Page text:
My research in Tuebingen addressed the degree to which the Iberian Peninsula remained integrated into long-distance networks in the post-Roman period, particularly in terms of connections to the 'Byzantine' world during the sixth century. I was especially interested to explore interaction with the north of Africa and the eastern Mediterranean. Archaeological evidence, particularly ceramic finewares and amphorae helps to establish shifting patterns and modes of exchange. Written sources, especially biographical works and histories, further help to develop understanding of the degree to which Hispania remained integrated into broader political and religious networks. There was considerable regional variation and the patterns of interaction shifted across from the fifth to the seventh century. After the end of the western Roman state in the late fifth century, continued connectivity was based on the initiative of local and regional elites rather than central powers. I hope to develop the insights developed in Tuebingen during the next phases of my research, to culminate in a monograph.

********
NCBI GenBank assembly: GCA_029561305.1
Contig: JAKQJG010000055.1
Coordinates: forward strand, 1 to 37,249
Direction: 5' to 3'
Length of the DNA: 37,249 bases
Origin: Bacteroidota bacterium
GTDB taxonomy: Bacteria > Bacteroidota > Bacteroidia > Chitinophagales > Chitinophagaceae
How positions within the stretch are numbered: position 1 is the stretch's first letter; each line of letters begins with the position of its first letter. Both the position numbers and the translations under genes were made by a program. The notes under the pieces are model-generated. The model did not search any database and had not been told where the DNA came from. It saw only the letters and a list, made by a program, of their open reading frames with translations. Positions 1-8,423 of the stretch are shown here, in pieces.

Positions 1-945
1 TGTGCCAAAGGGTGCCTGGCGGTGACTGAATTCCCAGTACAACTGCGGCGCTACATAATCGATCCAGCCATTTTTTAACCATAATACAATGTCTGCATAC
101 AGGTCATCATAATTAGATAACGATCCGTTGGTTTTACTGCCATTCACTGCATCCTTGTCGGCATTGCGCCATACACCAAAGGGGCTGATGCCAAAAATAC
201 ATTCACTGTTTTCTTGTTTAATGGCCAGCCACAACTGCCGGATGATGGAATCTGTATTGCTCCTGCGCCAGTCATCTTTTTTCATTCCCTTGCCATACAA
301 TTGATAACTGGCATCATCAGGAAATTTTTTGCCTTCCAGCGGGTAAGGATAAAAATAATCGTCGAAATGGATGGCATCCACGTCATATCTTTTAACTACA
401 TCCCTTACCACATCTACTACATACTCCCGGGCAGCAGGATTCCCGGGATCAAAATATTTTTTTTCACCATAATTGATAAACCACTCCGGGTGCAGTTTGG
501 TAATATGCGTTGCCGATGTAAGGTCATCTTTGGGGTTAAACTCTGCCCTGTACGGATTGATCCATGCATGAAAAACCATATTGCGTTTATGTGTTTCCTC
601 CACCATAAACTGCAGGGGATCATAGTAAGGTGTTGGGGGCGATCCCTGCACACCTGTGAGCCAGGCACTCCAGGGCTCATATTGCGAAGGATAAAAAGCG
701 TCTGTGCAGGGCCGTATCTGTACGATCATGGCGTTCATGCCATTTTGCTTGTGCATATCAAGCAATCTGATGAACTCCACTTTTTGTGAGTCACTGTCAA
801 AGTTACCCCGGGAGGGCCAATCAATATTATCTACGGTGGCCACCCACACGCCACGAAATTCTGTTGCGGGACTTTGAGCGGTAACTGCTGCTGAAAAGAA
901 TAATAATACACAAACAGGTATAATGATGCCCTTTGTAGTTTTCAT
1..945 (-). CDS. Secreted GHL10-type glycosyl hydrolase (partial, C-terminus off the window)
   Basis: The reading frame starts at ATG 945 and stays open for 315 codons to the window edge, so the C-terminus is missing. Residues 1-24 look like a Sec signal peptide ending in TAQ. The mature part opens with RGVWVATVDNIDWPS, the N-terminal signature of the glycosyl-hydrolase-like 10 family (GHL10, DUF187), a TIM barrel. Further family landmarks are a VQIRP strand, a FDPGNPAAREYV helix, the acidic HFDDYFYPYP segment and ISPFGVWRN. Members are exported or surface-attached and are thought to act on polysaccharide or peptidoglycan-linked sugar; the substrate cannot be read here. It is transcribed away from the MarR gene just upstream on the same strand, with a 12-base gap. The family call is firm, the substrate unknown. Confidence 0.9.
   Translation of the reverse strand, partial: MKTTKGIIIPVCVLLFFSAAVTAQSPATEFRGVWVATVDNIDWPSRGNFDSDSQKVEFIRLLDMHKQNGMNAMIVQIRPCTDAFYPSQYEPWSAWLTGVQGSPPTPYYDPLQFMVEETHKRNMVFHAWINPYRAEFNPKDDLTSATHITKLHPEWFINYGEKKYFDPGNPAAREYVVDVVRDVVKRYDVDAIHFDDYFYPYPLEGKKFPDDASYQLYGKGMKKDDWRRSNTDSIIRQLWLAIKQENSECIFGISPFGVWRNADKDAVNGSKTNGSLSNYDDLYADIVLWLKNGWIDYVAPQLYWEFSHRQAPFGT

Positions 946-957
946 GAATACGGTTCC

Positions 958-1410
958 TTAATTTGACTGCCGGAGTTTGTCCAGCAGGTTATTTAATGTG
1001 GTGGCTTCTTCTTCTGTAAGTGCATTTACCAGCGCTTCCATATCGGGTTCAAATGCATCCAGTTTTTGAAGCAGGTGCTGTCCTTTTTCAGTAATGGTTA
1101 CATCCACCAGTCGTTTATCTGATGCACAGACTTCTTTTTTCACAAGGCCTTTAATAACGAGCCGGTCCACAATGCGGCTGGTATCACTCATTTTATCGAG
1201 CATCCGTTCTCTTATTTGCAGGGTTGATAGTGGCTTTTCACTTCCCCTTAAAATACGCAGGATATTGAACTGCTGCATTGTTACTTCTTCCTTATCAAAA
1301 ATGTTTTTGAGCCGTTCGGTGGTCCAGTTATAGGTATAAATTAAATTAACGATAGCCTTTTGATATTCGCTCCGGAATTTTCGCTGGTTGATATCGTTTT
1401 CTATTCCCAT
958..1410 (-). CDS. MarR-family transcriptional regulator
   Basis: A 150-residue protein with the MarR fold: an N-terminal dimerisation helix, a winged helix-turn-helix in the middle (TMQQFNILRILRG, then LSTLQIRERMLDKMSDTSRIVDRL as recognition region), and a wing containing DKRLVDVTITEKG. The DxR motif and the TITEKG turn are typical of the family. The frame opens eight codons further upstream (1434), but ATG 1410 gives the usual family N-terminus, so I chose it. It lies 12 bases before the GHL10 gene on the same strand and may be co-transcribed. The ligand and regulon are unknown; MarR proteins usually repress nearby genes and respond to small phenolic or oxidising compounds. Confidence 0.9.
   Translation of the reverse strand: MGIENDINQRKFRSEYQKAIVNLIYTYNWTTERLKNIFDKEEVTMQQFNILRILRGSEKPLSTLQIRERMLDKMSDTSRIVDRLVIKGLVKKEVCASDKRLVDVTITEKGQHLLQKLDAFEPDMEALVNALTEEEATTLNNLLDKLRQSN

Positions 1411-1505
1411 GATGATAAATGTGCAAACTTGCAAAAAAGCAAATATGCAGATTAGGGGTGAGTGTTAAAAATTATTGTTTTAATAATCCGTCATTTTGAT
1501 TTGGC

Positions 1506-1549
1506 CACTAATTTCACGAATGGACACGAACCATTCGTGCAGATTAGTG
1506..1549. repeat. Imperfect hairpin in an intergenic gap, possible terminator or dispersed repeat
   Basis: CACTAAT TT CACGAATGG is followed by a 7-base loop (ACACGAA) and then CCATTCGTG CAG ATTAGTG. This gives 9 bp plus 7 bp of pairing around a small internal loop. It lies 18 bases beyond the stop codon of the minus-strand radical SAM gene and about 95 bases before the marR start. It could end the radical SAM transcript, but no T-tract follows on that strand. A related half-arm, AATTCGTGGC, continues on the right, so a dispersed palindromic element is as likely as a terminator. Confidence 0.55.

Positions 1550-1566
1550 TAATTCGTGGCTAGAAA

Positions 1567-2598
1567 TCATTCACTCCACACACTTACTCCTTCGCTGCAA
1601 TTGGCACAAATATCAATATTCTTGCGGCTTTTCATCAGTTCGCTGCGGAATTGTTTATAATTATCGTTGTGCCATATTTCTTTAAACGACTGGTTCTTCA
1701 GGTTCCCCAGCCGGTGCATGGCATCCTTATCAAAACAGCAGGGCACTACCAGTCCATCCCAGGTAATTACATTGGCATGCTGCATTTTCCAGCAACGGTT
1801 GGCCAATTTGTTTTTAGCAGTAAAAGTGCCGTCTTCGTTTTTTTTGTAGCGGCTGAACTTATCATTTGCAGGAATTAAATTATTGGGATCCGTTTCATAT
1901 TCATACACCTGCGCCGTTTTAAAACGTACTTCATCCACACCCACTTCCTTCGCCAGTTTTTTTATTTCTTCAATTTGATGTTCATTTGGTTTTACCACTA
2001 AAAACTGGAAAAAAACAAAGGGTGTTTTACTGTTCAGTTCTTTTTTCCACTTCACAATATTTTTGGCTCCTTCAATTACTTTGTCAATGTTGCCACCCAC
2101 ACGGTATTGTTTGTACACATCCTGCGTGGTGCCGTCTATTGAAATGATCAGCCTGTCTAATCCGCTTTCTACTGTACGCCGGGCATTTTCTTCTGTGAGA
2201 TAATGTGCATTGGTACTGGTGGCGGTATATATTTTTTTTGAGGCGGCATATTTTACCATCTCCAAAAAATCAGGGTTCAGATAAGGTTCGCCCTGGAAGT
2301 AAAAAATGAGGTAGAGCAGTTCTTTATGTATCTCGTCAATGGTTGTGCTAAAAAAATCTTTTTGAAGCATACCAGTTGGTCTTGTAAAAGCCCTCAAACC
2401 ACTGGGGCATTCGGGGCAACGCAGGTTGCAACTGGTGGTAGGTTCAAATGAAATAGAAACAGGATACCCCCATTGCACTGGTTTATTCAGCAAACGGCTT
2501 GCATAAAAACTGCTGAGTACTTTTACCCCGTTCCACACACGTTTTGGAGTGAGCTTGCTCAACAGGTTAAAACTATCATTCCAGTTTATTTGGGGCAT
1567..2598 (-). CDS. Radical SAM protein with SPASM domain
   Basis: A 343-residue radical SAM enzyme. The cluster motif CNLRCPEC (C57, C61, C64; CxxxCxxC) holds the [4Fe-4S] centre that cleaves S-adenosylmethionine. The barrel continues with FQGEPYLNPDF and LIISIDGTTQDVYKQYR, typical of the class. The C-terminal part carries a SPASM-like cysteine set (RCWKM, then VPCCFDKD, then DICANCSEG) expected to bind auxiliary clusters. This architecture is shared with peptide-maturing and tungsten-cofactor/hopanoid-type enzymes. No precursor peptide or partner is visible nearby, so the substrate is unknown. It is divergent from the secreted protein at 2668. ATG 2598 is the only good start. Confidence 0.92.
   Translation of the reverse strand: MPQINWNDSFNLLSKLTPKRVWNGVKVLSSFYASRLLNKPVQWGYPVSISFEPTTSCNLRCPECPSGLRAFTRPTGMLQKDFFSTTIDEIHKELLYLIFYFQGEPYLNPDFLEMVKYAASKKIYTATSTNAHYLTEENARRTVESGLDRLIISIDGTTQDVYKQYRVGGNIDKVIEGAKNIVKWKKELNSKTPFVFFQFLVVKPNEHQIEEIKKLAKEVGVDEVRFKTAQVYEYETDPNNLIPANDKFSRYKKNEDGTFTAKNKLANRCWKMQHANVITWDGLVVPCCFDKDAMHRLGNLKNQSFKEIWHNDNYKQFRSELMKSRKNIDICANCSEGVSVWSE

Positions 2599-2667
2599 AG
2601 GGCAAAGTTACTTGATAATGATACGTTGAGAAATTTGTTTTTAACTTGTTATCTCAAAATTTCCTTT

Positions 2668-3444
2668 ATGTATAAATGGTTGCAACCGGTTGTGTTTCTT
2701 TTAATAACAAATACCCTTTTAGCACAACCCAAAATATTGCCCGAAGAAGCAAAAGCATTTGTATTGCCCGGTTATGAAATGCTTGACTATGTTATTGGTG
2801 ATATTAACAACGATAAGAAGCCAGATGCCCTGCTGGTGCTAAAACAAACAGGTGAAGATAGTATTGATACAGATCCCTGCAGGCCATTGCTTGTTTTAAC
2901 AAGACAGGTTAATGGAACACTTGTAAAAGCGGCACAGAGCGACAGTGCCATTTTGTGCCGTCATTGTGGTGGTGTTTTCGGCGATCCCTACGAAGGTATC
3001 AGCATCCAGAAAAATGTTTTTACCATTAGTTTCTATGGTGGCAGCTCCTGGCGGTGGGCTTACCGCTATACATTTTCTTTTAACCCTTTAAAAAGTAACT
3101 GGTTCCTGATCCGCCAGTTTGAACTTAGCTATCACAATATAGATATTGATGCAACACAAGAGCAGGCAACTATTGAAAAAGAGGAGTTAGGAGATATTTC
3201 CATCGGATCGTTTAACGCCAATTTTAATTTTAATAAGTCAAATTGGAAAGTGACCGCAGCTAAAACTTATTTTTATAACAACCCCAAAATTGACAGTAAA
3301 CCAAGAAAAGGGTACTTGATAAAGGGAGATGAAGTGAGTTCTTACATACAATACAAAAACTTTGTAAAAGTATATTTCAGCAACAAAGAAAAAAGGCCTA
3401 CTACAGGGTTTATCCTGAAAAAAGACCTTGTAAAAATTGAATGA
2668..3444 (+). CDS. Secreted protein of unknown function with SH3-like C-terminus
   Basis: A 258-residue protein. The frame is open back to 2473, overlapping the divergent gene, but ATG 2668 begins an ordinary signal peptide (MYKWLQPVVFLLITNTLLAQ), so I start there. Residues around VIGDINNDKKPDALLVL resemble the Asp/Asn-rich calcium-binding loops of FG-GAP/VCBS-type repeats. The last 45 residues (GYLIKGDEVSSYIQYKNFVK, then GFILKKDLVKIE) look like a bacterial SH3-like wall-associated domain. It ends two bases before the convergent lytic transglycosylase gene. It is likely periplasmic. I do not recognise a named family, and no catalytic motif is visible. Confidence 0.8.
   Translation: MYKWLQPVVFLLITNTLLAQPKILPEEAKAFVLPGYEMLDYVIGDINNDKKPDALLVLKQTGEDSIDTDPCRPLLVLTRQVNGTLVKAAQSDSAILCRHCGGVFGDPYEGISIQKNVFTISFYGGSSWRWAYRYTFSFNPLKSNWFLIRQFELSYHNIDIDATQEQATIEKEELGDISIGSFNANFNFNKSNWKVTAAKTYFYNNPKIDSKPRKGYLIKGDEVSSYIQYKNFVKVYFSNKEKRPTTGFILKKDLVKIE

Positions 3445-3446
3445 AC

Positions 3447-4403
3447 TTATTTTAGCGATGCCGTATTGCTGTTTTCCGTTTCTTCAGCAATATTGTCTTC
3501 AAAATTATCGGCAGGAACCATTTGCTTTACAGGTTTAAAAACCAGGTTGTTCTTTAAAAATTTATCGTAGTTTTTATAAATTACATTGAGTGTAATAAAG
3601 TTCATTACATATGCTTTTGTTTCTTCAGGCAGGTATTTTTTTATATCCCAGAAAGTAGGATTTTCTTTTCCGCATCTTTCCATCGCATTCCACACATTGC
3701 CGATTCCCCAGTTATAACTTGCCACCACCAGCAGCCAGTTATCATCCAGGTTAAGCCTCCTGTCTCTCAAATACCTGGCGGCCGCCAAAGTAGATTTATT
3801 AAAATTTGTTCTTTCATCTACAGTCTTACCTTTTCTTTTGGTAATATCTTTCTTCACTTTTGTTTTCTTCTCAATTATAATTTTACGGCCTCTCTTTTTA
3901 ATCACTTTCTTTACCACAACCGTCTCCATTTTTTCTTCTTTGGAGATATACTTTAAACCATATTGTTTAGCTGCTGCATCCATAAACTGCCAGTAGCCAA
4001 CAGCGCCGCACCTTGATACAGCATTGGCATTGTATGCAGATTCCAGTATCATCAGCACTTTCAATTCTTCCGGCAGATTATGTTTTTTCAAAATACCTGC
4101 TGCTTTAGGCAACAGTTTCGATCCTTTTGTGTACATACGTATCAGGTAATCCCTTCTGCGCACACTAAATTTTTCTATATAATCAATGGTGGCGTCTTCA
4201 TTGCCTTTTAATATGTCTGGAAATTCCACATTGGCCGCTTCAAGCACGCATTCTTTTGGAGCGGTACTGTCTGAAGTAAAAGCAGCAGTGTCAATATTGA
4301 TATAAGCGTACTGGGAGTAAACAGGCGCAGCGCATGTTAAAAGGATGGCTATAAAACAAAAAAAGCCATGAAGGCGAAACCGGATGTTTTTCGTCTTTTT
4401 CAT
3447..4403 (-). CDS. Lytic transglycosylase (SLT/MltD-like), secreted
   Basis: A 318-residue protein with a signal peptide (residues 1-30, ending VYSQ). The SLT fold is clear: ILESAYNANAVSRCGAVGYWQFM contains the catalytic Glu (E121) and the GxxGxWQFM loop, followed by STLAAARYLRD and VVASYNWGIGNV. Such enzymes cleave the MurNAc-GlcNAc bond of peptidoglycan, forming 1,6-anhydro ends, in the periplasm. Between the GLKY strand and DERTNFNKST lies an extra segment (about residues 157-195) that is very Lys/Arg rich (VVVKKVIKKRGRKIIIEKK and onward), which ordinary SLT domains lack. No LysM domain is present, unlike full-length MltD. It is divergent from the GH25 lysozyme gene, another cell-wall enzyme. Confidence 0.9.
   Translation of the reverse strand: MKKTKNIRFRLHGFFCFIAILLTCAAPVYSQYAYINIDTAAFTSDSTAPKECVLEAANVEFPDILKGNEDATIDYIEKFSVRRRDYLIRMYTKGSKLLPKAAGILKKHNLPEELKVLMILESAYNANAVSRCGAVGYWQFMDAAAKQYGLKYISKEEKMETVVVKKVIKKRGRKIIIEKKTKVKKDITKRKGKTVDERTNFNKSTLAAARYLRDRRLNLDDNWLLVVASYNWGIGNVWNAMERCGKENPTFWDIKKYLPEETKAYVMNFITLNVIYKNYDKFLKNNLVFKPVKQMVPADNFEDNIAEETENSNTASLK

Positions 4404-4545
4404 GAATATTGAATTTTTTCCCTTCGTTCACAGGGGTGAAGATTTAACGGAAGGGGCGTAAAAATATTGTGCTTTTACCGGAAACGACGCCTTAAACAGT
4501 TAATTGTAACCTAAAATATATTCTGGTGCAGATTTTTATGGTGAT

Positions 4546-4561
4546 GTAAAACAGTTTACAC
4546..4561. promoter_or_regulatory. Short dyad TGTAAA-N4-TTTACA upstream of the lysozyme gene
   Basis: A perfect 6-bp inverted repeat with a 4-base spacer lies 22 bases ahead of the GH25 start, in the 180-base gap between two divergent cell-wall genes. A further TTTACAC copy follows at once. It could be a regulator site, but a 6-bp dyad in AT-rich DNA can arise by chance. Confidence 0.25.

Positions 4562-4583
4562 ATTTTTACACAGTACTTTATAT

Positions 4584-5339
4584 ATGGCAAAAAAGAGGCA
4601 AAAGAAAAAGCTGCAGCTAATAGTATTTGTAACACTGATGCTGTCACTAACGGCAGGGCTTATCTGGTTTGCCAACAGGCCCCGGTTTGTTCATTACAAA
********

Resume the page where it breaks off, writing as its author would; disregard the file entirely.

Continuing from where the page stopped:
For more information on my work, go to my profile page at the University of Lincoln: http://staff.lincoln.ac.uk/jwood
You can also follow me on Twitter @woodjamie99